With the European sovereign debt crisis, France has reluctantly supported Germany in the Euro defense.  “Austerity” is the word and the proposed solution for Europe’s debt problems and that doesn’t seem compatible with hiring lots of new government workers like the socialists want.  What is a leader to do?

There is much talk in Europe now that their anemic economy might be related to their new found diet of austerity.  Maybe some stimulus would be helpful, many economist say.  But who will lend them the money? Hmmm.  Sounds a bit like what we are hearing here at home.

Ironically, conservative Mitt Romney is running on the platform of austerity while President Obama is proposing “more of the same” (which is debt driven).  We can look to Europe to see what is likely to happen if we simply slash government spending.  Yet, we know we cannot use the debt option forever.    Looks like the middle might be a good place.

It is tempting to equate Obama to Hollende and Romney to Sarkozy.  President Obama, however, has used his first term to stake out the middle.  Should Romney try to move in that direction, he will disappear under the President’s shadow.


Did I See the Future?

October 20, 2010

I returned yesterday from a week in France. This social democracy is often held up as what is in store for the US if we elect Democrats. Great food, good wine, clean subways, and a simply pleasant experience, not a bad future.

France along with Germany developed Airbus which makes planes that compete favorably with Boing. Peugeot and Renault build cars every bit as good as GM or Ford. And not much has to be said about French fashion in terms of how good it is. What have I forgotten?

Oh, yes, it is health care. France has a national system which produce health outcomes (life expectancy) superior to the US and a health care delivery system that ranks in the top three worldwide (US ranks number 16). In France everyone is covered for health care and never denied medical care for lack of insurance or pre-existing conditions. And let me not forget, France’s health care cost per capita about 60% of what it costs in the US. So, what so bad about this social democracy?

Well, I saw another aspect of French life this week also. There were nationwide demonstrations against government programs to “roll back” a key social benefit. The Government has determined that it must delay the age at which French citizens can retire and collect their retirement payments. This is the same situation that the US faces with social security and Medicare/Medicaid. In the case of France, current law defines retirement age as 60, and the Government wants to move it to 62.

The result has been street protests and disruption of fuel deliveries and train service. Much can be said about the dark side of unions and looking at the situation in France, you can find validation of ones fears. Union leaders have sought to involve student groups (both university and high school) in demonstrations. This calculated move hopes to scare the government into reversing its intentions. (Students are known to be unpredictable and can easily turn a demonstration from peaceful to violent.) French unions are just as prone to short sighted actions as any in the US.

But just looking at the basic issue is amazing to an American. Retirement at age 62 with a life expectancy of over 80, what is so bad about that?

The answer is nothing, of course.  The 60 and out appeals to many but not most. The French have fought recently over the length of the work week too. In the 90’s, the French reduced the work week to 37 and 1/2 hours with cumbersome restrictions on overtime. As the country’s economy began to fall behind others, compromises were made to provide more flexibility, but not without similar demonstrations.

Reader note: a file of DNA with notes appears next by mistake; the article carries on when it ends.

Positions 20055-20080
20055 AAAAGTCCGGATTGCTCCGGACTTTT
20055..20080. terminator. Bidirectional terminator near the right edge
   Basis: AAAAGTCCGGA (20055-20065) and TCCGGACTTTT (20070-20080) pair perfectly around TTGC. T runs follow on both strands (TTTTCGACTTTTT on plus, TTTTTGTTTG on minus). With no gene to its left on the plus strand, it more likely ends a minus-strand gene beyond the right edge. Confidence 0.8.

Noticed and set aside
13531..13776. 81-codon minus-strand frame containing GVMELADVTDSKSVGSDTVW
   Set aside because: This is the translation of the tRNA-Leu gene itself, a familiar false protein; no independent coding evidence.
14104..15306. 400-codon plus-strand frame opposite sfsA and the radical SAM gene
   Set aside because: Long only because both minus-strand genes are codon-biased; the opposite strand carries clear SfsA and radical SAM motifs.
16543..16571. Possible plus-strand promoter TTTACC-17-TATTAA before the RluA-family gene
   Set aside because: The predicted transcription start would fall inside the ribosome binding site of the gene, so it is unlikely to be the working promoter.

Some things are neither Democrat or Republican, they are common sense instead. Retiring at 60 is neither right or wrong, but it must be paid for. The change to 62 does not deny French citizens the right to retire with a social plan, it just changes the timing. Health care where private, for profit, companies can raise premiums or deny coverage creates situations where one day a person gets coverage and the next he/she does not.

The French way of resolving these policy differences makes no sense to me, but then no one asked me about my opinion. What I do admire is that France is just the same a pleasant place with a reasonably diverse population (not as diverse as the US).  France works quite well and offers a living experience worthy of study. No one should be fooled into thinking we should strive to look just like France, but to understand how their worldclass systems operate, is free for the look.

What Are Angela, Nicolas, and Gordon Thinking?

June 11, 2008

President George W Bush took time from his busy schedule of dinners and picture taking to join Chancellor Angela Merkel at a news conference yesterday.  In a deep, sincere, “no kidding around” voice, our chief Chicken Hawk once again threatened Iran with military action.  George, whom we have come to learn can lie like a rug, said he preferred to go the non-military route.  That declaration makes me much more comfortable.  NOT!!!

Iran presents a serious problem to the Middle East and certainly indirectly to the US.  The Iranian Government marches to a different drummer and seems to opaque for our boys in red to figure out.  What do you think a Country sitting under onerous sanctions with oil to sell and people to feed would do if denied for long the ability to exercise international commerce like any other country?  My guess is there would be very little reason to hold all the proprietary nuclear information secret (from other Islamic brothers) should Iran get into that position.  The Iran situation and its status as a member of the world needs to be totally rethought.  That this range of thinking is not in George’s repertoire is not a surprise after 8 years.  What is a surprise is why the leaders of Germany, France, and the UK waste their time with him.

To some degree, all three are in political tight spots.  Merkel is probably the most secure but as the leader of the “grand coalition”, she must be on the alert everyday.  So I guess they all think that maybe association with the US is helpful now and if it must come with our “Chicken Hawk in chief”, so be it.